France and Germany clash over ECB crisis role
By Nicholas Vinocur and James Mackenzie
PARIS/ROME (Reuters) - France and Germany, Europe's two central powers, clashed on Wednesday over whether the European Central Bank should intervene more forcefully to halt the euro zone's accelerating debt crisis after modest bond purchases failed to calm markets.
Facing rising borrowing costs as its 'AAA' credit rating comes under threat, France urged stronger ECB action, adding to mounting global pressure spelled out by U.S. President Barack Obama.
Bond market turmoil is spreading across Europe. Italian 10-year bond yields have risen above 7 percent, unaffordable in the long term. Yields on bonds issued by France, the Netherlands and Austria -- which along with Germany form the core of the euro zone -- have also climbed.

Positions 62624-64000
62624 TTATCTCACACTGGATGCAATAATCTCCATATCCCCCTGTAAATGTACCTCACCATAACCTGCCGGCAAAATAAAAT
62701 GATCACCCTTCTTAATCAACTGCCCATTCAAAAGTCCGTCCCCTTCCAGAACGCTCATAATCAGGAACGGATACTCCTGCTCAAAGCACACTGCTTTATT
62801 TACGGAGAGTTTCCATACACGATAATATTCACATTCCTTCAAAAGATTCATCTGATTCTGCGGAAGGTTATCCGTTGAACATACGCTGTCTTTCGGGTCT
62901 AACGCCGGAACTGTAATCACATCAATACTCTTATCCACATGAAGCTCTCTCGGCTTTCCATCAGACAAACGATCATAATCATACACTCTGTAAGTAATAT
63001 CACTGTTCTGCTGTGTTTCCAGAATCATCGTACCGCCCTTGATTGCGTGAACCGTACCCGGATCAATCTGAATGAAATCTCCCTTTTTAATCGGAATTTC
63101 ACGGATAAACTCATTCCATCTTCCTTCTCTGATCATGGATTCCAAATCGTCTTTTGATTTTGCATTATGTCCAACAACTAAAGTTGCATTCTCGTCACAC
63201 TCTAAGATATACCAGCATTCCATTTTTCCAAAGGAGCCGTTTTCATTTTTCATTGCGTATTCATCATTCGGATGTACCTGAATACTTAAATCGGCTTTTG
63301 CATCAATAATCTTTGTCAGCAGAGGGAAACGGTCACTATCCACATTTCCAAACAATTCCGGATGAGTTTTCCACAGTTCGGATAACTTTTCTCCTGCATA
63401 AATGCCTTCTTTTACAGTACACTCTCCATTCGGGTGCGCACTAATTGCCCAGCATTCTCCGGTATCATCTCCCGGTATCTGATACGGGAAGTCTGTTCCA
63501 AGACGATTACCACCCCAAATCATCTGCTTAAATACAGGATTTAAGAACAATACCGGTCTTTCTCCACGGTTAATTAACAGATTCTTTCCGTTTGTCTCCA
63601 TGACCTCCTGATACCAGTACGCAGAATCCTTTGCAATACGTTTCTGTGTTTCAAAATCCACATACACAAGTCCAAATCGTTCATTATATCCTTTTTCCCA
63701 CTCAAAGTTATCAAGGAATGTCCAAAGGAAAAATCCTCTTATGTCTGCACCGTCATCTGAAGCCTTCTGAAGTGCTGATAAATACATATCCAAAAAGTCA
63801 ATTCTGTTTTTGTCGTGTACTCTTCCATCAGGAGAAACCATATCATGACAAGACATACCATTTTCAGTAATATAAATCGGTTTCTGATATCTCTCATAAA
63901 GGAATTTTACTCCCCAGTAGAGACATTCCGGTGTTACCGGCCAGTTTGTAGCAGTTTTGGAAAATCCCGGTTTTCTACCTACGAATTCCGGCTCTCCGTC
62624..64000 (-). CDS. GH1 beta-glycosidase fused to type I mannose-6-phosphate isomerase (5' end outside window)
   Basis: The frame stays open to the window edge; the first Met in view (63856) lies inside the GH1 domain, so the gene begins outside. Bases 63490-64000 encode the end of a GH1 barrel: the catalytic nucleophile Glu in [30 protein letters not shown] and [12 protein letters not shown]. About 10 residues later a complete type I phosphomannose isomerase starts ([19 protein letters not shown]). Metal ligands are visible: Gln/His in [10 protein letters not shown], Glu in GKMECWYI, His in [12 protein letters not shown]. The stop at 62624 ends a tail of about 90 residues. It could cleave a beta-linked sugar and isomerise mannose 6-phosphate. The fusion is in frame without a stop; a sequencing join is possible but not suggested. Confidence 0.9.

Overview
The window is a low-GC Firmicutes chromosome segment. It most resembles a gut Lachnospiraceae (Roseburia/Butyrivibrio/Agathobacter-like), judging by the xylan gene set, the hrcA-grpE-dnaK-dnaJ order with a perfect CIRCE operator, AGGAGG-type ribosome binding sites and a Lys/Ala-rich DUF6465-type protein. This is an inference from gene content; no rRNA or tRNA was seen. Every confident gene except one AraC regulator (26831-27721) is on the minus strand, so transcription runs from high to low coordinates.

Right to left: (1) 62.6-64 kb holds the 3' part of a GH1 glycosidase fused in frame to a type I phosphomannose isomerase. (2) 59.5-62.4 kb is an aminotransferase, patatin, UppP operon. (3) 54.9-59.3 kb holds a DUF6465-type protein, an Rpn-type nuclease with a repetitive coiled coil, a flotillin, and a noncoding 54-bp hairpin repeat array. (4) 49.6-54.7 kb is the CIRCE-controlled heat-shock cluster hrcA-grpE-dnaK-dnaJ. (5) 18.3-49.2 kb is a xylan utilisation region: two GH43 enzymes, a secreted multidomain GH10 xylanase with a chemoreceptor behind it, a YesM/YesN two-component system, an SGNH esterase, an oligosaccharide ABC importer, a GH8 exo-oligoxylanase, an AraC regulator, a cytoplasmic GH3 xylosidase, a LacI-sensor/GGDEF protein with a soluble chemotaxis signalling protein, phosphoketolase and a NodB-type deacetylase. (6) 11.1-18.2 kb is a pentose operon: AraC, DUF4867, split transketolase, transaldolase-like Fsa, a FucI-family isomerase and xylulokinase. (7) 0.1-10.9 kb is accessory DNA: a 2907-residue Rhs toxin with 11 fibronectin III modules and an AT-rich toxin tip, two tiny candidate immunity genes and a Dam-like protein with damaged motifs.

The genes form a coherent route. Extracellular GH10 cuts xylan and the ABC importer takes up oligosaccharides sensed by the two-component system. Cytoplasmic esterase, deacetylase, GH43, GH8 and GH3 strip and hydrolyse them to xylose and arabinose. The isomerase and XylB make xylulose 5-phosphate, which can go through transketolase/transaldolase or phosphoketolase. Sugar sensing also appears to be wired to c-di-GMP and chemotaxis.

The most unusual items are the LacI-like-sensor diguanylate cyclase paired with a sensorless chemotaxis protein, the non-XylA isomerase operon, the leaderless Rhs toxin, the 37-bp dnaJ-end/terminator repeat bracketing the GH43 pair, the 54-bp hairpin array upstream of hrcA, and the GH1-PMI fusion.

"The ECB's role is to ensure the stability of the euro, but also the financial stability of Europe. We trust that the ECB will take the necessary measures to ensure financial stability in Europe," government spokeswoman Valerie Pecresse said after a cabinet meeting in Paris.
French Finance Minister Francois Baroin repeated Paris's view that the euro zone's EFSF bailout fund should have a banking license, something Berlin opposes. Such a move would allow the fund to borrow from the ECB, giving it extra firepower to fight the spreading crisis.
"The position of France ... is that the way to prevent contagion is for the EFSF to have a banking license," Baroin said on the sidelines of an awards ceremony.
But German Chancellor Angela Merkel made clear Berlin would resist pressure for the central bank to take a bigger role in resolving the debt crisis, saying European Union rules prohibited such action.
"The way we see the treaties, the ECB doesn't have the possibility of solving these problems," she said after talks with visiting Irish Prime Minister Enda Kenny. Continued...